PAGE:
Recent Blog Articles
Why eat lower on the seafood chain?
Can long COVID affect the gut?
When replenishing fluids, does milk beat water?
Safe, joyful movement for people of all weights
Slowing down racing thoughts
Are women turning to cannabis for menopause symptom relief?
3 ways to create community and counter loneliness
Helping children make friends: What parents can do
Can electrical brain stimulation boost attention, memory, and more?
Palliative care frightens some people: Here’s how it helps
Whole grains associated with lower death rates
In the Journals
Image: Dulezidar/ Thinkstock
Eating more whole grains may reduce your risk of premature death, according to research published online June 14, 2016, by Circulation. The research included 12 studies involving a total of 786,076 participants. The results showed that people who ate 70 grams per day of whole grains (about four servings) had a 23% lower risk of death from cardiovascular disease, and a 20% lower risk of cancer death, compared with those who ate few or no whole grains.
While 70 grams is ideal, it is not a magic number, says lead researcher Dr. Qi Sun, assistant professor in the Department of Nutrition at Harvard's T.H. Chan School of Public Health. "The higher the whole-grain intake, the lower the mortality, but even 50 grams daily is still helpful," he says.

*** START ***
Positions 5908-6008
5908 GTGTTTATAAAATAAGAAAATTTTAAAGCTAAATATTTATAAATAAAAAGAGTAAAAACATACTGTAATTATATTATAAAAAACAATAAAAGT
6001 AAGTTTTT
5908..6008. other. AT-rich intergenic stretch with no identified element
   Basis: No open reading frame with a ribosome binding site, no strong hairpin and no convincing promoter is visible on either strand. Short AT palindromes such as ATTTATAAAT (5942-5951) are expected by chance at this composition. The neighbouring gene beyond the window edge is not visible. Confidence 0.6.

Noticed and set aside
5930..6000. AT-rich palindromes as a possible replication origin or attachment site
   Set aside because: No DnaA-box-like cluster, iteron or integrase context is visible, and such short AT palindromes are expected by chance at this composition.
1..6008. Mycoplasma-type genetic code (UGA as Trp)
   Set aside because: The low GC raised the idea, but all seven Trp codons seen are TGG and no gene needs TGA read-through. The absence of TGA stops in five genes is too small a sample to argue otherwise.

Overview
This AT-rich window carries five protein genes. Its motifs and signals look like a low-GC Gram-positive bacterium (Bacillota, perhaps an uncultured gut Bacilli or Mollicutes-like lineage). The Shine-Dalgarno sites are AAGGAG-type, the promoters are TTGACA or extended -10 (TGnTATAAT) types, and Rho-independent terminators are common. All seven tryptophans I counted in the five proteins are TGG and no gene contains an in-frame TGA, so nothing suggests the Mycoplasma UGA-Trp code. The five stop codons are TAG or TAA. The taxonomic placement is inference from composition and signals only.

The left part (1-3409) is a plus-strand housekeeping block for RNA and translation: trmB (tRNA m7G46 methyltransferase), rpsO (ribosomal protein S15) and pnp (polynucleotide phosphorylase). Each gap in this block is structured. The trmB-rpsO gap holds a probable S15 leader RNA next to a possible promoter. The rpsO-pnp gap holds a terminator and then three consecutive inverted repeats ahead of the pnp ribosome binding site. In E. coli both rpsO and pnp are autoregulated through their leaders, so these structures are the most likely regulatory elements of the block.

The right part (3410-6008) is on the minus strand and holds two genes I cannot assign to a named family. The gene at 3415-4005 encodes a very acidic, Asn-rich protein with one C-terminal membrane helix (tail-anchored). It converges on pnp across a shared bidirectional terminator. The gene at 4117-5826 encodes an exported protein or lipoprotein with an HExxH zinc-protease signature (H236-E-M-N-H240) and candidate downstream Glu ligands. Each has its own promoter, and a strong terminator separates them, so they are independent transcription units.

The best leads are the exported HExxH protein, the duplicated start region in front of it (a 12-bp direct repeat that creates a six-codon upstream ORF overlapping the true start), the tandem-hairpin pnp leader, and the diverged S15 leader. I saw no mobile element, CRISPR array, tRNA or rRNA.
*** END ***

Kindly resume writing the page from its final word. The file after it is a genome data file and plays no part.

Whole grains offer multiple benefits that can help reduce rates of heart disease and cancer. "They contain many nutrients, including fiber, magnesium and other minerals, vitamins, and phytochemicals, that help to lower cholesterol and decrease inflammation and cell damage," says Dr. Sun.
It's easy to reach four daily servings. "Just one serving of 100% whole-grain food contains about 16 grams of whole-grain ingredients," says Dr. Sun. Examples of a serving include one slice of 100% whole-grain bread or a half cup of oatmeal or cooked whole-grain pasta. If you have celiac disease (in which you cannot digest gluten found in wheat) or a gluten sensitivity, opt for gluten-free whole grains, like brown rice and quinoa.
As a service to our readers, Harvard Health Publishing provides access to our library of archived content. Please note the date of last review or update on all articles.
No content on this site, regardless of date, should ever be used as a substitute for direct medical advice from your doctor or other qualified clinician.
Free Healthbeat Signup
Get the latest in health news delivered to your inbox!